The War on Plastic Bags
Banning the Plastic Bag Easier Said Than Done
By Charles Moffat - Feb. 2008.
When I go grocery shopping I have to remind myself to take a pair of cloth bags with me. Sometimes I forget. The local grocery store charges 5 cents for every plastic bag, which is really inexpensive. No, my problem is what to do with all the damn bags after I get home.
Currently they are shoved in the cabinet under the sink and squashed in there tightly. I use them as garbage bags for my bathroom and kitchen, but there is just so many of them I can't get rid of them all.
The lowly plastic bag is also very difficult to recycle. There is no recycling programs for them and it is much cheaper to simply buy oil and make new plastic bags (polyethylene is a thermoplastic and we make 60 million tons of it per year).
It has reached a point where there is now many countries and cities that have either banned plastic bags or are in the process of doing so. In 2007 there was a lot of fuss about the "I Am Not A Plastic Bag" women's handbag which has since become a hot-selling fashion commodity (in a range of different colours).
Here is a quick tally of what has happened:
1. San Francisco and Oakland (USA) have banned plastic bags.
2. China has imposed a levy on plastic bags and is planning to ban plastic bags nation wide in June 2008.
3. San Jose and Chicago are considering banning plastic bags.
4. United Arab Emirates is now charging a fee for each plastic bag.
5. In New Delhi it is a crime to distribute plastic bags, punishable by an approx. $600 US fine.
6. A small town in Scotland has started a semi-successful recycling program.
7. Whole Foods is banning plastic bags from its grocery stores.
8. Bengladesh completely banned plastic bags in 2002.
9. Several countries in the European Union has banned plastic bags and the EU is considering a complete ban.
10. Trader Joe's has stopped using plastic bags in its stores.
11. India, Australia and London England are all considering banning the plastic bag (London is also considering taxing it instead).
12. Ireland placed a heavy tax (33 cents per bag) on plastic bags, almost wiping out the market entirely.
13. Leaf Rapids, Canada banned plastic bags.
14. Numerous towns and cities worldwide are now considering taxes or bans.
Overall there is a very strong drive towards cloth bags which can be washed, reused and easily recycled.
I should point out why the world is suddenly banning plastic bags. It is an environmental hazard to animals (who eat the plastic and then starve to death), it clogs up and dams rivers and sewers, creating flood, health and safety problems (in New Delhi floods caused by plastic bags killed dozens of people, hence why they banned it) and in Africa / North America plastic bags collect stagnant water which is a breeding ground for malaria / West Nile virus infected mosquitoes.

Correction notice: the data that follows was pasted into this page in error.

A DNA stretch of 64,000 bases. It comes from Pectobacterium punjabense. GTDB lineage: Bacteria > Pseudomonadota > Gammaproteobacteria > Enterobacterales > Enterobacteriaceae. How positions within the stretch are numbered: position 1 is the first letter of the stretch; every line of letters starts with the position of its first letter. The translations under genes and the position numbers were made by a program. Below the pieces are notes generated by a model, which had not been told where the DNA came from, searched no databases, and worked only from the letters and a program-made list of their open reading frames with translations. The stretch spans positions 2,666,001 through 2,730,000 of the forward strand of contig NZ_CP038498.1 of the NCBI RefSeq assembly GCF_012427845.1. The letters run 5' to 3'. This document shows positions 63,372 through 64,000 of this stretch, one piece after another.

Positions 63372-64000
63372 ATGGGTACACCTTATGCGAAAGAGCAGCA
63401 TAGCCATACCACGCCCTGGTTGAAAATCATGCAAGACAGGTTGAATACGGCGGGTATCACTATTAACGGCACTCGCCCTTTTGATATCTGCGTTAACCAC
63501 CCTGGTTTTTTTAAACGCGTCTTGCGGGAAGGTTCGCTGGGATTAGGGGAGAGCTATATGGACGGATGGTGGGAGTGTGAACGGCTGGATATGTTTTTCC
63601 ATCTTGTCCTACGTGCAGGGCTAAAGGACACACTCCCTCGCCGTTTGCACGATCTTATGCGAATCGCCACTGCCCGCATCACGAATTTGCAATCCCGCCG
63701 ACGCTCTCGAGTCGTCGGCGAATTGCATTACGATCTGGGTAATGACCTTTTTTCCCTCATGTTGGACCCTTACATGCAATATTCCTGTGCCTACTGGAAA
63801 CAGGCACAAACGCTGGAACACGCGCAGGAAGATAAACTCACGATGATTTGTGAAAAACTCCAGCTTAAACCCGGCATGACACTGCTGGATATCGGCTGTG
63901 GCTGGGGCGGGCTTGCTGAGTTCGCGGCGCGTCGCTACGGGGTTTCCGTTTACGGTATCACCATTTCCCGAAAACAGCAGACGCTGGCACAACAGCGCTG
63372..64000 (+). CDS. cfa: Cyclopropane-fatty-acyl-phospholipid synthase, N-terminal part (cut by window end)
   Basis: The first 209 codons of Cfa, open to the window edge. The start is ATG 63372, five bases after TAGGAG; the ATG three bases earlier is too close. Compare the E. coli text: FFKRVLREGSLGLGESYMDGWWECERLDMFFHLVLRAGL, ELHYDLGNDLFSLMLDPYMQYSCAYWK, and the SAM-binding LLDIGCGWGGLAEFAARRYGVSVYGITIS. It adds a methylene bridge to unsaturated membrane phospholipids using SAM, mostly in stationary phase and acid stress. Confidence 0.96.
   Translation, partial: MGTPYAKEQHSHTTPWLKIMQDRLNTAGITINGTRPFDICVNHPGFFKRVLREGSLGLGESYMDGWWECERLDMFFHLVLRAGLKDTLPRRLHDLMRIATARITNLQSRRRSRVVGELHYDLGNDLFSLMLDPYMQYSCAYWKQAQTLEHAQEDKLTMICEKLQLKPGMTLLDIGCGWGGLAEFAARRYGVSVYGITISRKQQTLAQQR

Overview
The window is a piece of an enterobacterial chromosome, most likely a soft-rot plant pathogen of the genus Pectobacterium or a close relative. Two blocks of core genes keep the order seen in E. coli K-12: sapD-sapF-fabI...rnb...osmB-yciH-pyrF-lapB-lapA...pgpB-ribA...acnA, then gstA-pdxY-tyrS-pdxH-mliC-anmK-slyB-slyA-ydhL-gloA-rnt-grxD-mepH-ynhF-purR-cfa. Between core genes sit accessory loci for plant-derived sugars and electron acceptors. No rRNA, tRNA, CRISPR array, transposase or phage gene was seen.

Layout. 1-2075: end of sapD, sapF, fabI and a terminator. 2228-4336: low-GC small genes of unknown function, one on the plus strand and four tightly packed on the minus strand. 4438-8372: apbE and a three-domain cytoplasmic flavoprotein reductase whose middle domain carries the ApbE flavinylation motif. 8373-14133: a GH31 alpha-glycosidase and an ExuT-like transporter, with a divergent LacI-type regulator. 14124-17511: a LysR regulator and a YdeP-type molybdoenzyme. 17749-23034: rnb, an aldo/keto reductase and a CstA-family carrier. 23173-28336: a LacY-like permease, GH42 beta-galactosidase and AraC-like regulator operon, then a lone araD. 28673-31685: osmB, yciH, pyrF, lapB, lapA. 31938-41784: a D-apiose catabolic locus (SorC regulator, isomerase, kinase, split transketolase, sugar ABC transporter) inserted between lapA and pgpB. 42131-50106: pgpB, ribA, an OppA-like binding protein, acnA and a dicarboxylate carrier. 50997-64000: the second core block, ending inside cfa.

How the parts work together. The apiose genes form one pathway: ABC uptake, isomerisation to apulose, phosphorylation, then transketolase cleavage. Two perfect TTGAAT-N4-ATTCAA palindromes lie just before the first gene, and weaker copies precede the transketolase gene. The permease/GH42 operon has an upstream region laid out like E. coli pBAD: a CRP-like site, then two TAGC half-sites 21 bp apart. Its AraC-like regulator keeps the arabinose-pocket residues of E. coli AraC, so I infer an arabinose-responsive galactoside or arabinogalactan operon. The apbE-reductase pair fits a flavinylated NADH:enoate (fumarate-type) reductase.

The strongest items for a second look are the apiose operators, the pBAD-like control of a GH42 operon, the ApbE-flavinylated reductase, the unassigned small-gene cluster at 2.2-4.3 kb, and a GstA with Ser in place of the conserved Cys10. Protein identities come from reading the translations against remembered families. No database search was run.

Plus, plastic bags take decades to fall apart and are clogging up landfills. When they do breakdown they release toxins into the soil and water supply.
Many retail groups oppose the ban, believing shoppers prefer plastic bags over paper or cloth. Twenty years ago everyone was using paper bags and I can still remember checkout people asking "Paper or plastic?" It should not be that big of a deal to go back to paper. Many stores already have switched to paper (or never switched to plastic in the first place).
Want to help ban plastic bags in Canada?
Send Prime Minister Stephen Harper an Email at firstname.lastname@example.org and tell him that you want him to ban plastic bags across all of Canada.
Once it is banned in Canada numerous US states will follow suit.
Will Canada ban Plastic Bags?
If China can ban plastic bags why can't Canada?
On January 8th 2008 the Chinese government announced it would restrict the production, sale and use of all plastic carrier bags as part of an effort to reduce waste and ease pressure on the environment.
While that decision earned kudos from the province of Ontario and city of Toronto yesterday, neither is contemplating a similar move. The plastic bag industry says banning free bags doesn't work and could backfire, but doesn't explain how or why.
In Toronto a city task force is working on a plan to sharply reduce packaging such as bags, throw-away coffee cups and "clamshell" takeout containers, in co-operation with the retail and fast food industries.
But the city doesn't have the sweeping powers the Chinese government is wielding, Mayor David Miller told reporters. "We don't have the legal ability to ban in-store packaging." Only the province or the government of Canada can do that.
As for Ontario, Premier Dalton McGuinty gave China full marks for its June 1st ban on bags, he said Ontario will stick with the voluntary plan it announced last May to work with industry to cut bag use in half within five years. Ontarians currently use 2.5 billion plastic bags a year.
Environmental activists say if voluntary measures don't work, they'll call for a ban. The Sierra Club said McGuinty could put more teeth in provincial efforts by requiring retailers to charge 20 to 30 cents a bag, as Ireland does.
Most supermarkets in Ontario offer shoppers the choice of buying a reusable bag, bringing their own, or returning plastic bags to the store.
Loblaw Cos. Ltd. said it's on track to achieve its goal of diverting 1 billion plastic bags a year from landfill. The grocer, which opened Canada's first completely bagless store in Milton last August, said it wasn't ready to release statistics yet. It has since opened five more such stores.
So Toronto apparently can't pass a ban, Ontario is in the process of phasing out plastic bags and if you want faster results you have to go straight to the top: Canada's Prime Minister.
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